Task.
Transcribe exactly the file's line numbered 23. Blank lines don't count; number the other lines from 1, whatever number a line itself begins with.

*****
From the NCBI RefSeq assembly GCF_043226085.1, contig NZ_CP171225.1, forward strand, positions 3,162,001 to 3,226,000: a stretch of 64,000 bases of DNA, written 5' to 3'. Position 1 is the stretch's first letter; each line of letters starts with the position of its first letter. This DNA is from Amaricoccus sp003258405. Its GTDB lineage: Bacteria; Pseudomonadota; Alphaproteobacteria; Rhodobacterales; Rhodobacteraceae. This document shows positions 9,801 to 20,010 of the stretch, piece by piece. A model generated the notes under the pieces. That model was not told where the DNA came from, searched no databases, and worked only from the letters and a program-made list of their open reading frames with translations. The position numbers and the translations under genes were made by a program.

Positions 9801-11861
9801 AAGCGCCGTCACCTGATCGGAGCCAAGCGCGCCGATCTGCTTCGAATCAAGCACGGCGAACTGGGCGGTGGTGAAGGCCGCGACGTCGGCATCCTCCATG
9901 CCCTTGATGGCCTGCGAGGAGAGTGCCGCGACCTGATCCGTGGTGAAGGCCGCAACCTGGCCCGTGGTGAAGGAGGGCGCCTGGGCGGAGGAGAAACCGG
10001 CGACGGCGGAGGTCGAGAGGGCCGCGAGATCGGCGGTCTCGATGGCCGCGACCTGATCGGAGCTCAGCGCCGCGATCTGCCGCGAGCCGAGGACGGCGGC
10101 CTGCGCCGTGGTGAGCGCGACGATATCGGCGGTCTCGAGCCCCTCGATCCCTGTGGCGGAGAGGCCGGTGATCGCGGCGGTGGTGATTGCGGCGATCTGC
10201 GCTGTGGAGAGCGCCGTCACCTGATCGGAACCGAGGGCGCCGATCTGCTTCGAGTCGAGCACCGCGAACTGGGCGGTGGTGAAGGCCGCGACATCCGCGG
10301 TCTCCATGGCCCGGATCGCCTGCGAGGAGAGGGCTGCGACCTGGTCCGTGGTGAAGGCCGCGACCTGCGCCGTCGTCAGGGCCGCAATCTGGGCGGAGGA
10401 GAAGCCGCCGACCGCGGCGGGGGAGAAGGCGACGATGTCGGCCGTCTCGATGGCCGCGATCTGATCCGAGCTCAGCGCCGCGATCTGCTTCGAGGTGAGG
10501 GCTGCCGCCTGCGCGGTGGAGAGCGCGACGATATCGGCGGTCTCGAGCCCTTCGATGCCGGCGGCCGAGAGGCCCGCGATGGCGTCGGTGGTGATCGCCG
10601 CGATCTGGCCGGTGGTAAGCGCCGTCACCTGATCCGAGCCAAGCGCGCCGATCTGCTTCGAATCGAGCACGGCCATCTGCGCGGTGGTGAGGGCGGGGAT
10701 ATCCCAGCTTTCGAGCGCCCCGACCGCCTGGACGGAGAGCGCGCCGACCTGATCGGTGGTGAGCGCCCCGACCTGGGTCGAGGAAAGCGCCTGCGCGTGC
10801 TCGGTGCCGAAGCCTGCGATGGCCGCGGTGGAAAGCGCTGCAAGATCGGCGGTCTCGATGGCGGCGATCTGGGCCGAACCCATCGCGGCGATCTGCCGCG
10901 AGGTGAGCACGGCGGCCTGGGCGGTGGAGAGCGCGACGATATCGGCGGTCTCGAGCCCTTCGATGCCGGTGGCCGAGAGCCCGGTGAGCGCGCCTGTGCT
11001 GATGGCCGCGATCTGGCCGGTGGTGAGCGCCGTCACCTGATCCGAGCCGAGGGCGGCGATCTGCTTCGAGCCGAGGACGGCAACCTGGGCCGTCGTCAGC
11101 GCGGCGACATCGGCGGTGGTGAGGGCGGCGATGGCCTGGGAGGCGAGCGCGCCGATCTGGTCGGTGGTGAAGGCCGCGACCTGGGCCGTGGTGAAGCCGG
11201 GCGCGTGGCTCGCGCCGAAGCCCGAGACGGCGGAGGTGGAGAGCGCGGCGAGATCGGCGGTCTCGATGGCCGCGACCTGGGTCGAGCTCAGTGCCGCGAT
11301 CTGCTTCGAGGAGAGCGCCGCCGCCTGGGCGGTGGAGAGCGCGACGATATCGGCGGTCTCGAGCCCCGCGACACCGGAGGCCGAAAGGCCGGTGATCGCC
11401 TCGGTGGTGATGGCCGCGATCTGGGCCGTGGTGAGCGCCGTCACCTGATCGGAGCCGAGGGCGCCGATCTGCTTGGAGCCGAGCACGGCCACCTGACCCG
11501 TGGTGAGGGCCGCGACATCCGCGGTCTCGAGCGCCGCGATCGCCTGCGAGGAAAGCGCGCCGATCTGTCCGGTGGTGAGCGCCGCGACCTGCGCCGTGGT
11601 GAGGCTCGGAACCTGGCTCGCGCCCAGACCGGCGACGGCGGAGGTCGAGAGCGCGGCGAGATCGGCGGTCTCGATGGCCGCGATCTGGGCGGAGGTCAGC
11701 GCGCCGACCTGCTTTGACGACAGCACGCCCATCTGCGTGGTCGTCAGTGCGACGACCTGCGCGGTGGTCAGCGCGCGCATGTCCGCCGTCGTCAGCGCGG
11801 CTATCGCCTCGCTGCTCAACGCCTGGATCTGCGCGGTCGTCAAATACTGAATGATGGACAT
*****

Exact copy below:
11801 CTATCGCCTCGCTGCTCAACGCCTGGATCTGCGCGGTCGTCAAATACTGAATGATGGACAT